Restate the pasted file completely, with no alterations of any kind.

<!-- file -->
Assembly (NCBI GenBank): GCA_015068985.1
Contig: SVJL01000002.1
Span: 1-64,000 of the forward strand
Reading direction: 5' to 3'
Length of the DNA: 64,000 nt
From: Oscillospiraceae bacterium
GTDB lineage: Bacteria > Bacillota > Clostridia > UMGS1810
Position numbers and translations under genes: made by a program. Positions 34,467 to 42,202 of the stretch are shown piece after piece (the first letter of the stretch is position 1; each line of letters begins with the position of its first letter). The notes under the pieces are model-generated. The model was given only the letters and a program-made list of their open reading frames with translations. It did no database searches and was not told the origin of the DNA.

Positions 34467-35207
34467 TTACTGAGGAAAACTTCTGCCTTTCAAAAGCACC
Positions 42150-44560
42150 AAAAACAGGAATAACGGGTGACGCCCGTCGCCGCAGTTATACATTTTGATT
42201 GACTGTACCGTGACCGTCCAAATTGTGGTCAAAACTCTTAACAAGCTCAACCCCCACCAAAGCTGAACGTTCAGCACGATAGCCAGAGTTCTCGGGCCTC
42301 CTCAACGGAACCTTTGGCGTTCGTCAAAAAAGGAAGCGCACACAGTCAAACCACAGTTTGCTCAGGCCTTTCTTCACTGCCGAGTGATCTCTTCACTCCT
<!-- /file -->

Assembly (NCBI GenBank): GCA_015068985.1
Contig: SVJL01000002.1
Span: 1-64,000 of the forward strand
Reading direction: 5' to 3'
Length of the DNA: 64,000 nt
From: Oscillospiraceae bacterium
GTDB lineage: Bacteria > Bacillota > Clostridia > UMGS1810
Position numbers and translations under genes: made by a program. Positions 34,467 to 42,202 of the stretch are shown piece after piece (the first letter of the stretch is position 1; each line of letters begins with the position of its first letter). The notes under the pieces are model-generated. The model was given only the letters and a program-made list of their open reading frames with translations. It did no database searches and was not told the origin of the DNA.

Positions 34467-35207
34467 TTACTGAGGAAAACTTCTGCCTTTCAAAAGCACC
Positions 42150-44560
42150 AAAAACAGGAATAACGGGTGACGCCCGTCGCCGCAGTTATACATTTTGATT
42201 GACTGTACCGTGACCGTCCAAATTGTGGTCAAAACTCTTAACAAGCTCAACCCCCACCAAAGCTGAACGTTCAGCACGATAGCCAGAGTTCTCGGGCCTC
42301 CTCAACGGAACCTTTGGCGTTCGTCAAAAAAGGAAGCGCACACAGTCAAACCACAGTTTGCTCAGGCCTTTCTTCACTGCCGAGTGATCTCTTCACTCCT